Was it the class size? After all, I did have smaller numbers this year than last. I am convinced that, when it comes to English and literacy instruction, small numbers are critical. They allow for the fostering of deeper relationships; they allow for those reluctant readers and writers to read, write, share, and explore out loud. Maybe, instead, I am just one of those teachers whose style isn't conducive to big class instruction?

Not only this, but especially when it comes to English (although I think any subject): testing takes the love and joy out of learning that subject. Reading is aesthetic. In the real world, we pick up things we want to read. Hopefully, we work at jobs we want and choose to work at because of our passion for it, and therefore, anything we read within that job is something we want and choose to read. I think of my Montessori training, her empirical research with kids living below the poverty line in situations where the poverty looked like more of what many of us picture "poverty" to resemble, and not where, say, my kids live (which also happens to be the poorest Congressional district in the United States). Her research showed us so much about how kids really learn tied to a working philosophy and a deep understanding of human development. I don't want to go into it because I am not mentally prepared today to open the debate about this subject (Montessori's research specifically), which I feel a zeal and passion for on a visceral level, but my point in this is: how do you honestly test English? How do you honestly test any subject? I can see the perspective of love and passion and desire to learn a subject, any subject? I can see hands-on approaches for most subjects. I question the point. What's the ultimate point of testing?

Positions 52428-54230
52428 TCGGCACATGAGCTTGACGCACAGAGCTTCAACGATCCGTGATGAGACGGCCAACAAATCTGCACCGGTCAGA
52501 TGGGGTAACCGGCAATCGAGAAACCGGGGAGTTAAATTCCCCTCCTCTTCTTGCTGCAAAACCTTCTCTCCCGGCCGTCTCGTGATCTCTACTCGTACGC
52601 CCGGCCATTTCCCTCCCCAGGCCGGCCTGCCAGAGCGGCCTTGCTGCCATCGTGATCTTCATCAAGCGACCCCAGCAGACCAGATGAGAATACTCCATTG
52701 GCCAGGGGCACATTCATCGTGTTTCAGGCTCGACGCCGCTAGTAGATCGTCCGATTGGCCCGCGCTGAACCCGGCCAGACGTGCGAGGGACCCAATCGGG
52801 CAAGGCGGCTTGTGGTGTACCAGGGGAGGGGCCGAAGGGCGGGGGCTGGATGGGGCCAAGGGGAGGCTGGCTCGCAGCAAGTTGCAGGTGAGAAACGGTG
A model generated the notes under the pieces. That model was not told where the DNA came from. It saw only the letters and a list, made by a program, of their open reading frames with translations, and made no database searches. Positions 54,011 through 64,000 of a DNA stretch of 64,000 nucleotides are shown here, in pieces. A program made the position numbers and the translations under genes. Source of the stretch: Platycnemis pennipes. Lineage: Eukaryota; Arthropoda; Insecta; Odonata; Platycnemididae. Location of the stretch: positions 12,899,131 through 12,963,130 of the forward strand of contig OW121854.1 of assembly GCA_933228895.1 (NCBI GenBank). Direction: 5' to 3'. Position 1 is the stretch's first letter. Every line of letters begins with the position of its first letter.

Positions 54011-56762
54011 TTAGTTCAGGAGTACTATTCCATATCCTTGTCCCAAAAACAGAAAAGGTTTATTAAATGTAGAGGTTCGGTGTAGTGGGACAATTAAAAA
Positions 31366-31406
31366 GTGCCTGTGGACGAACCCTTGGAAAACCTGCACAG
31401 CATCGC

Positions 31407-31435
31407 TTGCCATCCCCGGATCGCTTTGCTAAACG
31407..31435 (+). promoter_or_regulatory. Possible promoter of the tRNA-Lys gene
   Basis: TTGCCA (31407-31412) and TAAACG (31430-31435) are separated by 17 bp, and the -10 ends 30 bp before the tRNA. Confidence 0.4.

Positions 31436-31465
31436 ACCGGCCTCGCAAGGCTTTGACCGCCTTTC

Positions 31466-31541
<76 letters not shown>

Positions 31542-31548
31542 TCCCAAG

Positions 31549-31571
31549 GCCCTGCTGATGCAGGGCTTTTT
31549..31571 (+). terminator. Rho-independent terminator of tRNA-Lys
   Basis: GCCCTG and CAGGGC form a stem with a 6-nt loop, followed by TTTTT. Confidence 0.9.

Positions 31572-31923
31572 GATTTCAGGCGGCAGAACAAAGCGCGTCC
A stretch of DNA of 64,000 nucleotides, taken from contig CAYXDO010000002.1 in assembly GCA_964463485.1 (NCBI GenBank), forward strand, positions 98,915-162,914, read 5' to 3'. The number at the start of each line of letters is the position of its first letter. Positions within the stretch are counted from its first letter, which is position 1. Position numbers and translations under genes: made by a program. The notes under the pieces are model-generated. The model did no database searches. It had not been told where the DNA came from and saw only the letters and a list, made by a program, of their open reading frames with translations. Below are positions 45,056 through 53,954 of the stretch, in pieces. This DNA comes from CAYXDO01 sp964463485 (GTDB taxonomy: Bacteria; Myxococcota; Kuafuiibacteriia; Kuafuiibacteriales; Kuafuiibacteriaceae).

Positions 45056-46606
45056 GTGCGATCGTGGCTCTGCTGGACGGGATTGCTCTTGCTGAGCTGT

So I think: what about the kids who became (or didn't became) actual focused, critical thinkers? Does this test reflect that (and to what extent)? What about the kids who didn't become this? (Why is that? How much time was spent preparing and teaching kids to take a test as opposed to think, and are the two diametrically opposed, or can one, and did I, teach critical thinking skills through test sophistication?)

What about the kids who became better human beings? How is that measured? All of the human moments and 'teachable' moments... how are those measured? What about kids who can't read, nor write, but verbally answer questions? What about kids who'd do better through performance-based assessments? Is it all about this? The numbers? The data? Is that so bad?